Transforming Cultures through Changes in Technology
This section presents the responses of an interviewee to the questions of the researcher. The data gathering method chosen by the researcher was semi-structured interview. The researcher designed a guide questionnaire to aid in the data gathering. The interview was conducted in the house of the interviewee and was done in an informal manner. The interviewee is a 50-year old married man who owns a small business and is a father of three children. The interviewee, being a businessman and a father of there children (20 y/old, 17 y/old and 12 y/old) is quite familiar with the different information technologies both at home and in the workplace.
1. What are technologies that you are using at home and at work?
The frequently use the internet for research, business and entertainment purposes. I also use different internet tools such as online chat and online social networking. For business, I also use the internet to communicate with customers, business partners, and employees and for online business transactions such as online banking. In the workplace we use computers, printers, faxes, and phones. I have a mobile phone and a laptop computer for both personal and business use.
2. What were the technological changes that you witnessed 20 to 30 years ago especially in the area of communication.
Before, there were only phones (landline), faxes, and snail mails and telegraphs. These were the common mode of communications during those times. If you want to see a movie you go the cinemas, now we have different options, we can watch movies online. Before the only sources of information are newspapers, the radio and television. Now because of the internet, we have access to endless information from different parts of the world. Mobile phones and the internet made communication from any point of the world a lot easier.
3. Do you agree that these technological advances make our lives easier than before?
Yes. I feel like the geographical barriers to communication are now gone. You can communicate with a person in real-time even if he or she is miles away from you. This was not possible before. If you want to communicate with someone, you send them mails, which took days or weeks to receive. Now communication is much easier.
Transforming Cultures through Changes in Technology
Internet and information technology affects cultures in the Asia-Pacific region. These countries are being exposed to the internet culture which is primarily Western. Moreover, there is a growing belief that the rapid growth of the internet will propel the development of a global culture – one resembling the cultures of Europe and North America. Through internet, Western values and beliefs are being promoted and embraced by countries in the Asia-Pacific region. Values and beliefs including equality between men and women, the right to speak freely, democratic participation in government and the pursuit of pleasure through consumption are readily diffused throughout the world over the Internet (Giddens and Griffiths 2006).
Communicative space or platform created by the internet is not culturally neutral or value free space in which diverse individuals communicate with equal ease. Like all technologies, the Internet was and is socially produced – and all social productions are informed by the cultural values of their producers. The creators of the Internet were predominantly Anglo-American engineers and scientists seeking quick and open access to others like themselves.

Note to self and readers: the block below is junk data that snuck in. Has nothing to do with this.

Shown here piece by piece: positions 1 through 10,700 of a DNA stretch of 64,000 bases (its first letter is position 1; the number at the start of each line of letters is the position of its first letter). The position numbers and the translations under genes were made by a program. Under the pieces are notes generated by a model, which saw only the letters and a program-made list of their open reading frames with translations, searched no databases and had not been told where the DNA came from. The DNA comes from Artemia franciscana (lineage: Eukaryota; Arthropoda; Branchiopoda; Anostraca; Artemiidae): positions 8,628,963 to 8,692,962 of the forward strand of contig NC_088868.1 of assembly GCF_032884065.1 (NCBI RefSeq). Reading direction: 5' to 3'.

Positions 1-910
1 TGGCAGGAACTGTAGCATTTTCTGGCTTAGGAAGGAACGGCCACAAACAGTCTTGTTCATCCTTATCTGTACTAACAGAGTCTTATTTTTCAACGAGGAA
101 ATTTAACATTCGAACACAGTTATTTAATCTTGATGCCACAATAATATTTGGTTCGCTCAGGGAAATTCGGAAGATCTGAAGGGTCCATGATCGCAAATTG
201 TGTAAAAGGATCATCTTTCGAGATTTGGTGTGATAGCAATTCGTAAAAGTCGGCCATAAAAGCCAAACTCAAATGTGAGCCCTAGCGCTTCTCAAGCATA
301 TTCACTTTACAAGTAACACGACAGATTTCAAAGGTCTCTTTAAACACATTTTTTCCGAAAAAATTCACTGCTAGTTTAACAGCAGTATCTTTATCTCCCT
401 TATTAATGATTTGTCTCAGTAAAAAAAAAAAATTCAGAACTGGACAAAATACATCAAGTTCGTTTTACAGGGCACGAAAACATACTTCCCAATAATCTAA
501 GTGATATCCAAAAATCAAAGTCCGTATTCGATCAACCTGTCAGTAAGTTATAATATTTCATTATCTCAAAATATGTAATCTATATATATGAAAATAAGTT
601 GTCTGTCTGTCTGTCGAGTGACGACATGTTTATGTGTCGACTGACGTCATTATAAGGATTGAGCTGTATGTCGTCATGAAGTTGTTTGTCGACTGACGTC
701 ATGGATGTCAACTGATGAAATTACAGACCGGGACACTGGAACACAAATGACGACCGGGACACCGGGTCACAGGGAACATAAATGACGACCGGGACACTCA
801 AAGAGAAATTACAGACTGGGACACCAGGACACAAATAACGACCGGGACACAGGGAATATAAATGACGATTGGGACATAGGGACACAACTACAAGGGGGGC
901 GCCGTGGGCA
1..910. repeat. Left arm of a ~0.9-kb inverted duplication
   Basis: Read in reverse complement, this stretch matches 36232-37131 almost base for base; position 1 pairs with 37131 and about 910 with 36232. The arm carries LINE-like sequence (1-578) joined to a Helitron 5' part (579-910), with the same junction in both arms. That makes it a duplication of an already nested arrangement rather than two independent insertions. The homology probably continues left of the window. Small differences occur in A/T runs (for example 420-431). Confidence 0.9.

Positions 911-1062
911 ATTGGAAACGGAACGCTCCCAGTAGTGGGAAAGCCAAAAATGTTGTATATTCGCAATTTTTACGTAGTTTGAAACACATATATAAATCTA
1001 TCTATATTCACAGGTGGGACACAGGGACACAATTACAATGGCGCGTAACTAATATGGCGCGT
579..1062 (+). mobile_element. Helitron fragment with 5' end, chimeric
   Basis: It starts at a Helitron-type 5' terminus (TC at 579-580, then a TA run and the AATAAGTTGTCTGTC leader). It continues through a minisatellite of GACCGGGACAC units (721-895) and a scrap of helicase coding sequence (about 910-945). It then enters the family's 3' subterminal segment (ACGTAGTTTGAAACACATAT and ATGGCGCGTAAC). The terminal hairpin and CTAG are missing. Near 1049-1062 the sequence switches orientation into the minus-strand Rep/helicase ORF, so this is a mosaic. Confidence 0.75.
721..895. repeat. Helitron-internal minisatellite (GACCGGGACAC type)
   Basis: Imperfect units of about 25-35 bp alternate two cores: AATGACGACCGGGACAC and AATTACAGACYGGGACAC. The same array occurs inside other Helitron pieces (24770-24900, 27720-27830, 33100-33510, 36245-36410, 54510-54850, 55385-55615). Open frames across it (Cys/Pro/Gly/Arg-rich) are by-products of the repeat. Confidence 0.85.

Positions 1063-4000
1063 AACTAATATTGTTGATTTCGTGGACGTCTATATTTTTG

More than the benefits gained through internet, many are more concerned about how the internet affects cultures. The internet advocates Western lifestyles. Websites display various aspects of western society and life and the overwhelming majority of them have positive portrayals of the western lifestyle. It makes people believe that the West seems to be countries of absolute freedom and paradise for individual achievement where private life is without obstacles and external inferences. Partial information such as this is particularly appealing to our youths whose life philosophy and worldview have yet to mature. Many of these youths aspire with great diligence to go abroad just to change a way of living. The Internet helps dominant cultures impact and homogenize cultures in an inferior position. Because the Internet overwhelmingly is a culture of the English language, it further strengthens throughout the globe the culture based upon the English language. In comparison, cultures based upon the Chinese, the French and other languages have been weakened. Because of the introduction of the Internet, some under-developed countries have made themselves vulnerable to foreign dominant cultures, busy defending themselves. This situation has become so bad that scholars in some developing countries are concerned about their indigenous cultures being homogenized and have provided proposals to counter “cultural invasion” on different fronts.
Cross-Cultural Encounters Mediated by Technological Environments
According to Rooksby and Weckert (2007) one of the central consequences of the growth of the Internet and the World Wide Web is the facilitation of cross-cultural encounters of a speed and scope that would have been unimaginable in the era of print and post. The internet is one of the most powerful tools now in information and communications technology. This can be attributed to the characteristics of the internet: first in contains the biggest resource of information in the world and second, it enabled people to obtain an interactive mechanism to instantly communicate with each other. This goes with the views of the interviewee who primarily uses the internet for business, research, entertainment and communication purposes.